The Origins of April Fools Day

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The April Fool indicates a tradition followed in different countries of the world, which consists of making jokes on 1 April. The jokes can be of various nature, even very sophisticated and have substantially the purpose of making good-natured fun with the victims of such jokes. The tradition has characteristics similar to those of some public holidays such as Hilaria of ancient Rome, celebrated on March 25 and Holi, both occurrences related to spring equinox.

The special feature of this festive day was that it was permitted to give life to any form of joke or game, with a preference for masking. Each one was allowed to assume the identity and appearance of the other, even belonging to high public offices or judges. The celebrations of Hilaria represented on the last day of the festivities dedicated to Cybele, the Sanguem.

Once, in various parts of the world and for many centuries, the beginning of the new year was celebrated between the spring equinox and 1 April, with a week of celebrations and exchange of gifts. In the Middle Ages there was a wide variety of choices given as the initial time of the year also changed from city to city.

The origins of this festival, which has been handed down for centuries in many countries of the world, are uncertain, but it could be the fish symbol of esoteric as making fun of the human condition. Another hypothesis features the first spring peaches of the past.

At this point you're probably wondering from where enter the fish then? Everything stems from a deception against the fishermen, in April. This was one of the months in which it was forbidden to fish, to encourage natural reproduction of freshwater fish. The fishermen taunted each other with the phrase: Here are the April fish! It is said that one of the oldest jokes known dating back to the thirteenth century. Often it happened that fishermen, finding fish on the sea bottom in early April, returned to harbor empty-handed and therefore were subject of laughter and mockery by the villagers.

Another hypothesis about the origins of April Fools refers to Ancient Egypt, where Queen Cleopatra challenged her lover Marco Antonio in a fishing contest. As he tried to cheat to win, Cleopatra placed the bait fish a mock crocodile skin.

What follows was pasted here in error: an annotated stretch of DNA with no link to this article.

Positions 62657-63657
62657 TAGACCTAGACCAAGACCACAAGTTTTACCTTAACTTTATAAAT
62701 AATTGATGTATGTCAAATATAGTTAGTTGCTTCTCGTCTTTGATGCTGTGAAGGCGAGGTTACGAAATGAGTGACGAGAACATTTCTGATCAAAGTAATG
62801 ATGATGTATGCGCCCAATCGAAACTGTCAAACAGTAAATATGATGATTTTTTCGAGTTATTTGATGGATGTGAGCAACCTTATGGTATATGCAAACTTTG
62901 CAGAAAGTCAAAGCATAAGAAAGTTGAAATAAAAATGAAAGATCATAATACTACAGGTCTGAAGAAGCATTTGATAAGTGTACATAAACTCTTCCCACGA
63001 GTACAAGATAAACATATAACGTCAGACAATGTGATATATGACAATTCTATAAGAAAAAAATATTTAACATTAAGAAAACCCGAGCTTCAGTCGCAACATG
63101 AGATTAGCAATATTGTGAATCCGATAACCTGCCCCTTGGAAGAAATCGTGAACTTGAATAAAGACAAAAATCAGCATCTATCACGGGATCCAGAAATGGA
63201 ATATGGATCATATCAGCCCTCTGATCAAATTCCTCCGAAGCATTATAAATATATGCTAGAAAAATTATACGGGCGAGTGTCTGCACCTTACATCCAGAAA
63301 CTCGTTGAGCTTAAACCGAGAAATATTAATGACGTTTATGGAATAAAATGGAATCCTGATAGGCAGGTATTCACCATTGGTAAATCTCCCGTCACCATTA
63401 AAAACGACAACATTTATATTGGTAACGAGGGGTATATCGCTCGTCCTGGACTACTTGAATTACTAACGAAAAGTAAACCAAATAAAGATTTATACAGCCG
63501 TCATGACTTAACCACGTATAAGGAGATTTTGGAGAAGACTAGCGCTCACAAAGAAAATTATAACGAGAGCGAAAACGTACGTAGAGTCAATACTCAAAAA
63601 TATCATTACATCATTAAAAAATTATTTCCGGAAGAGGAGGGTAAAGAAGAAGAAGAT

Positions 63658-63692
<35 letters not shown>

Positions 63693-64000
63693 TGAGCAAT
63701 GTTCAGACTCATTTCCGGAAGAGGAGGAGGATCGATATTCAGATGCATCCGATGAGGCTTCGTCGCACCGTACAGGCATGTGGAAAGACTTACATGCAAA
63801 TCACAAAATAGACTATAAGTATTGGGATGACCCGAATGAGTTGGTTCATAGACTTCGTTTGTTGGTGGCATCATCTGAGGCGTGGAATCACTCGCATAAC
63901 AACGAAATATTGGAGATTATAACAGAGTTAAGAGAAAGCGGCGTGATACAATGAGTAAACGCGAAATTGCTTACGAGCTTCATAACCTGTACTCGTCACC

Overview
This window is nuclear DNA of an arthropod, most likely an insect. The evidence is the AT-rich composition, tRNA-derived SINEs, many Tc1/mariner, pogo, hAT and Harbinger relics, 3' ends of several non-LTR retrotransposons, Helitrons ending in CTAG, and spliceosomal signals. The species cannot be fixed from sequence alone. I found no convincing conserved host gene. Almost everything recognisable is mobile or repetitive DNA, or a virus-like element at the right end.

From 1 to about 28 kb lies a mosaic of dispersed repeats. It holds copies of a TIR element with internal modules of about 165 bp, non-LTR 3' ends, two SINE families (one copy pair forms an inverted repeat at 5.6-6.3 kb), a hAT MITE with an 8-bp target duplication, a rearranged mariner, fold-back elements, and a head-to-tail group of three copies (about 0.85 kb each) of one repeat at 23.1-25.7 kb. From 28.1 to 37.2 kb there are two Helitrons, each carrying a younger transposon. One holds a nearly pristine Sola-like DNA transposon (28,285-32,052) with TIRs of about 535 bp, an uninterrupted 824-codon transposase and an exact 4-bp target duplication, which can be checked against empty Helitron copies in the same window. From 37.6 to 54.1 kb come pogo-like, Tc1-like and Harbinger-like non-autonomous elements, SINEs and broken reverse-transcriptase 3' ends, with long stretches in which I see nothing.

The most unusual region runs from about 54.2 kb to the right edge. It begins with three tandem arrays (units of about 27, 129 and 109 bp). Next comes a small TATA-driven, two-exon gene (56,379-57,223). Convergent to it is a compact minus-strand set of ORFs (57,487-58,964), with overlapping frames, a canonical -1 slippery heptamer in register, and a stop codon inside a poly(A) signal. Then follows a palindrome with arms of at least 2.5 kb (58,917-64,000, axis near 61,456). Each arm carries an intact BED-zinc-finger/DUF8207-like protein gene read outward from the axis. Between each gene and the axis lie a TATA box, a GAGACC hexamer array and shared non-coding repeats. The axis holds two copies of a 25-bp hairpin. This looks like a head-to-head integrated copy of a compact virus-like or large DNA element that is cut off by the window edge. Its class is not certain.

Another hypothesis, fairly widespread, it instead goes back to the pagan rite, linked to the ancient Julian calendar, when the first April marked the beginning of the spring solstice. After the winter, the arrival of the spring season marked the renewal of the earth and life. On this occasion, between March 25 and April 1, people used to propitiate the gods by offering gifts and making sacrifices in their honor. The party was also an opportunity to express themselves in complete freedom with jokes, pranks and antics.

As a result, according to a first version of the origin of this custom, in France people started the tradition of delivering empty gift packs at the 1st of April. The name that was given to the strange custom was poisson d'Avril, precisely April Fool. However, that of April Fool, it is a practice so widespread in the world that anthropologists have necessarily thought of even more ancient origins, consequently able to explain why it is present in so many different cultures and so geographically stretched.

Some scholars have also suggested as the origin of April Fool in the classical age, and, in particular, have glimpsed some possible commonalities with the current practice both in the myth of Persephone who after being abducted by Pluto searched in vain for his mother deceived by a nymph, and in the pagan festival of veneralia which was held on 1 April with some possible commonalities with the current practice. Both assumptions, however, confirm the pagan and clownish origin of the festival, which continues today, albeit with different nuances, to stay alive in much of the world.